The Hauptwache is the city center and the most famous square of the Main metropolis. The square is the real heart of Frankfurt's city centre.
The baroque guardhouse, which gives its name to the whole square, was built in 1729-30 by the city architect Johann Jakob Samhaimer as a military station.
The Hauptwache was the seat of the city militia and also contained a prison.
Here, among others, the councillor Senckenberg (brother of the naturalist) and the notorious Schinderhannes were imprisoned.
The Hauptwache gained historical significance through the storming of the guard on 3 April 1833, when about 50 young revolutionaries wanted to give a signal for the establishment of a republic.
Since 1904, the historic guard building has housed the popular Café Hauptwache. This, and especially the adjacent Normaluhr, became the most famous meeting place for dates in the city centre.
In 1944, the Hauptwache was completely burnt out after heavy bombing.
In 1954 it was reopened and in 1967, during the construction of the subway, it was first completely dismantled, and then a year later, rebuilt above the subway station.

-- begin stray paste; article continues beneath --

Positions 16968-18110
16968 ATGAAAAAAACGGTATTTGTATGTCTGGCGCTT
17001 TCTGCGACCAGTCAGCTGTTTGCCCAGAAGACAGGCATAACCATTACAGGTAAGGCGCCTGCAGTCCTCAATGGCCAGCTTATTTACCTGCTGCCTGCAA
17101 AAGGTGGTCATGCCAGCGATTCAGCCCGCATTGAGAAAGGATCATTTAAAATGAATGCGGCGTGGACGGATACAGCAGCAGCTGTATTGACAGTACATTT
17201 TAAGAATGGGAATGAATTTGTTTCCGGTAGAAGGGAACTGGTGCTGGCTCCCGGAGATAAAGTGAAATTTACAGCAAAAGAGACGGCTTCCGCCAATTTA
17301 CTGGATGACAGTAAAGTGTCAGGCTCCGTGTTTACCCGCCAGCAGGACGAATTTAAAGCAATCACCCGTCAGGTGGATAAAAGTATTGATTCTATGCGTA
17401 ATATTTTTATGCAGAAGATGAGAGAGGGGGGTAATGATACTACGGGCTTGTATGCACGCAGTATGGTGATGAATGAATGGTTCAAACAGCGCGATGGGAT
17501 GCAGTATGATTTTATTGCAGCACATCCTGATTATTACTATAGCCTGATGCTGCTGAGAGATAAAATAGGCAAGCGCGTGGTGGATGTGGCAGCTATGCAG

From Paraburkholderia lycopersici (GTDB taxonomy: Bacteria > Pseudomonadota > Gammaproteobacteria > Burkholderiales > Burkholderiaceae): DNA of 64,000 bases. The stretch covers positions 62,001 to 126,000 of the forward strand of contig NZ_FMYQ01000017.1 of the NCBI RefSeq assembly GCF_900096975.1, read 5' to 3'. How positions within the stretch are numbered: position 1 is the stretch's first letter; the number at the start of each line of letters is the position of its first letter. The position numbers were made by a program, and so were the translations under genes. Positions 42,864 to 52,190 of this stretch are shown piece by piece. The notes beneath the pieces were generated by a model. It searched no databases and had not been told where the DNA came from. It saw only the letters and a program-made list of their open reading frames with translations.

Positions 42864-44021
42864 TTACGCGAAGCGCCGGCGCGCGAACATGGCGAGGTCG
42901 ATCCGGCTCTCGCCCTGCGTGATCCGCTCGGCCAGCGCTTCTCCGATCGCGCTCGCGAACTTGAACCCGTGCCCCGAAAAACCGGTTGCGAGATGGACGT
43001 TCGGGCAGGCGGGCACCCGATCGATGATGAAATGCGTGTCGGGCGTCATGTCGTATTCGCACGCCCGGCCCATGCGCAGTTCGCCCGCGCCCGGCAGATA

Also the Café Hauptwache was reopened. In the summer you can watch the hustle and bustle around the center of Frankfurt's city center while enjoying a glass of Äppler.
On the square An der Hauptwache, at that time first called Paradeplatz, then Schillerplatz, all important tram lines already converged in the past.
Even after the construction of the subway, the Hauptwache with its underground station remained one of the city's most important traffic junctions.
The square has been redesigned several times. Its current shape is marked by a large opening in the ground, also known by Frankfurters as the Hole for short.
The opening provides access to the B-Level, an underground shopping arcade beneath the square that also serves as access to the underground rapid transit stations.
As part of a large-scale plaza beautification, the hole to the B level will be closed.
The resulting square is to regain its pre-war name "Schillerplatz" and the statue of the poet Schiller, relegated to the Taunusanlage, is to return to the centre of the square, analogous to the Goethe monument.
The Katharinenkirche (Frankfurt's main Protestant church) on the south side of the square was built in 1681 by Melchior Heßler.
This is where Johann Wolfgang von Goethe was baptized on August 29, 1749.
From the Hauptwache depart Zeil, pedestrian zone and one of the highest-turnover shopping miles in Germany, Liebfrauenstraße, Roßmarkt, Steinweg, Schillerstraße and Große Eschenheimer Straße.
Maintower, Stock Exchange, Goethehaus, Paulskirche and Alte Oper are only a few steps away. And it is also not far to the historic old town around the Römerberg.
Text from: Frankfurt-Tipp.de